Analyzing Coming Of Age In Huckleberry Finn English Literature Essay
Expecto Patronum, Stupify, Expelliarmus; the favorite spells of the half-blood Harry Potter. A boy who went from living in a broom closet, not knowing magic existed in the world, to becoming the "Chosen One", having the daunting task of killing Lord Voldemort. In order to prepare for the task he had to accept the prospect of death, "neither can live while the other survives", and make the transition into manhood. This transition, known as "coming of age", can only be made by those who grow from their personal experiences and are able to accept who they are as person. The book, Adventures of Huckleberry Finn, written by Mark Twain, is described as one of the top ten American "coming of age" novels to date. It is based on many past adventures of the Mark Twain himself; telling the journey of an immature boy named Huck, and his constant rebellion against those who constantly order him around. He and a black slave named Jim, escape and journey down the Mississippi River, in search of freedom from oppression and slavery; their travels help to show Huck the true nature of the world. By experiencing the corrupt and moral actions within society, Huck Finn is able to comprehend his inner being and evolve, leaving behind his own adolescent behavior. Huck's "coming of age" occurred due to the effects of his constant trickery, the introduction of caring individuals, and the witnessing of the evils of humanity upon himself and others.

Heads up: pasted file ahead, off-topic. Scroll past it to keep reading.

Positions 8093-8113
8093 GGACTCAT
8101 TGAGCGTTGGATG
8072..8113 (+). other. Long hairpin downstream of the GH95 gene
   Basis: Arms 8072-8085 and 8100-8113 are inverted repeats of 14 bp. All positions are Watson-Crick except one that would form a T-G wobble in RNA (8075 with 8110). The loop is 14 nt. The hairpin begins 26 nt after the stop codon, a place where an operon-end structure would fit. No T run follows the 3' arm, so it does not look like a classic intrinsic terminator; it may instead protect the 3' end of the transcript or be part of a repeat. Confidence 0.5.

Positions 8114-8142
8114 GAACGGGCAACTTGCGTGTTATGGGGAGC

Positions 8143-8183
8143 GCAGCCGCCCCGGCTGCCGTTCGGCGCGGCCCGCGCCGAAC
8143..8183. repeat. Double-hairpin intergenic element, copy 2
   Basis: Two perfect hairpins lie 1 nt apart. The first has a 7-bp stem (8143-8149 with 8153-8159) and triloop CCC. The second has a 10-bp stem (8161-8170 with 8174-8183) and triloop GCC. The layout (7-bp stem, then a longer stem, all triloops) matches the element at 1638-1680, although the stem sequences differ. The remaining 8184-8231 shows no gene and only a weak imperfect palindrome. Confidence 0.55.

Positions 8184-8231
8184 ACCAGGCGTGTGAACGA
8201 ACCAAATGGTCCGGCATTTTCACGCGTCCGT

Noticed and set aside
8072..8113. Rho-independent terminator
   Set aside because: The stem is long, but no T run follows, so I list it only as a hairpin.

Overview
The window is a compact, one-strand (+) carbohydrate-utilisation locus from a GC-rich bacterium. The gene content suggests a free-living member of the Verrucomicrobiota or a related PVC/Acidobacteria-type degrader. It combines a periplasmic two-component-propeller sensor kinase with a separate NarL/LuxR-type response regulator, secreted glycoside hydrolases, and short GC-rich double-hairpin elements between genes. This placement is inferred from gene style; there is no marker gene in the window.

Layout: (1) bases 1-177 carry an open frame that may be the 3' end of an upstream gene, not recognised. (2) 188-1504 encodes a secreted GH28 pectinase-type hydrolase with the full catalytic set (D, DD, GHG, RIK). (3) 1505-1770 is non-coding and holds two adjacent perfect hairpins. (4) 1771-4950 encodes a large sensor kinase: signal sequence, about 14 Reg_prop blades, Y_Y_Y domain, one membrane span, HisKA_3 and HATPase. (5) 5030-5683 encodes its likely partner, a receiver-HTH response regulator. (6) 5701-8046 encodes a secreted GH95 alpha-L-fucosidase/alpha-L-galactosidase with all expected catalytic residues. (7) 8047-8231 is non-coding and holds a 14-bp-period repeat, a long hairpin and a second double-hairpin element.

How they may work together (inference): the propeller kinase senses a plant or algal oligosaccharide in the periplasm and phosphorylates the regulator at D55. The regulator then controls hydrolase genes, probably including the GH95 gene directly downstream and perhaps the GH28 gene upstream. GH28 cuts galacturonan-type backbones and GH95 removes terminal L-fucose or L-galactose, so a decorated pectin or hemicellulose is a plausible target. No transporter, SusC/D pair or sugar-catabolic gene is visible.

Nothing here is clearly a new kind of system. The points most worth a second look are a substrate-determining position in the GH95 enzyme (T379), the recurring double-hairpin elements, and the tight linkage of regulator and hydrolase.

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Huck has been deprived of love and support all through his childhood, and this continued until he met certain individuals whose caring helped him to grow. Pap, Huck's drunk and lowlife father, who didn't care whether Huck lived or died, only wanting the fortune that could be his. This was one of Huck's role models, the person that taught him how to cheat and lie, yet did not show him any love or teach him how to care. After being taken by his pap and being held against his own will, Huck decided to leave and fake his own death. He joins Jim and together they form a very close bond. When they are reunited after their raft was crushed, both companions are relieved. Jim expresses his happiness, "Jim grabbed me and hugged me, he was so glad to see me" (Twain 88). This showing of affection is unusual to Huck, who has never experienced much love in his life. But, in addition to this love, lessons have been taught by Jim. He is acting as a fatherly figure, showing him proper behavior Huck never learned from his father. Also, by being a fatherly figure toward Huck and forming a close connection, he is learning how to care about another individual. Soon to follow, Huck meets another person that he cares about, Mary Jane Wilks. They met during a con The King, The Duke, and with resentment Huck, were performing in order to gain the money of a dead man. He described her by saying, "Mary Jane was red-headed, but that don't make no difference, she was most awful beautiful, and her face and her eyes was all lit up like glory" (Twain 123). These descriptions of a girl, show that Huck had interest in her, he liked her. This new found love reveals that unlike any child, he is beginning to show an interest in the opposite sex. Huck later shows resentment for his actions, "It made my eyes water a little to remember her crying there all by herself in the night, and them devils laying there right under her own roof, shaming her and robbing her; and when I folded it up and give it to her, I see the water come into her eyes too and she shook me by my hand" (Twain 144). His affection towards Mary Jane makes Huck feel worse about the Duke and the King's con. He does not wish to hurt the woman that he likes by stealing their money, and giving her and her sisters false hope of traveling to Europe. This guilt that he has very rarely been susceptible to, expresses a further gap from his childish behavior of ignoring guilt. Huck then chooses the responsible route, revealing the intentions of their stay and the con that they were performing. One other influential woman in Huck's life was Tom's Aunt Sally. He spends much time in her household, and grows to love and care about her. When Tom is missing, Huck insists on going to find him, but Aunt Sally says other wise. She tells Huck, "' The door ain't going to be locked, Tom; and there's the window and the rod; but you'll be good, won't you? And you won't go? For my sake'", Huck's reactions towards this is surprising, "Laws knows I wanted to go, bad enough, to see about Tom, and was all intending to go; but after that, I wouldn't a went, not for kingdoms" (Twain 213). Her plea to Huck shows one of the biggest changes in his personality. For the first time in his life, he is actually listening to an adult. This shows that Aunt Sally has grown to understand Huck; she knows that he has the intention to escape and find Tom, but truly believes that he has grown and will not wish to break her heart by leaving. Aunt Sally is correct, Huck's new found feelings toward others prevents him from hurting those that he truly cares for, Aunt Sally and Mary Jane.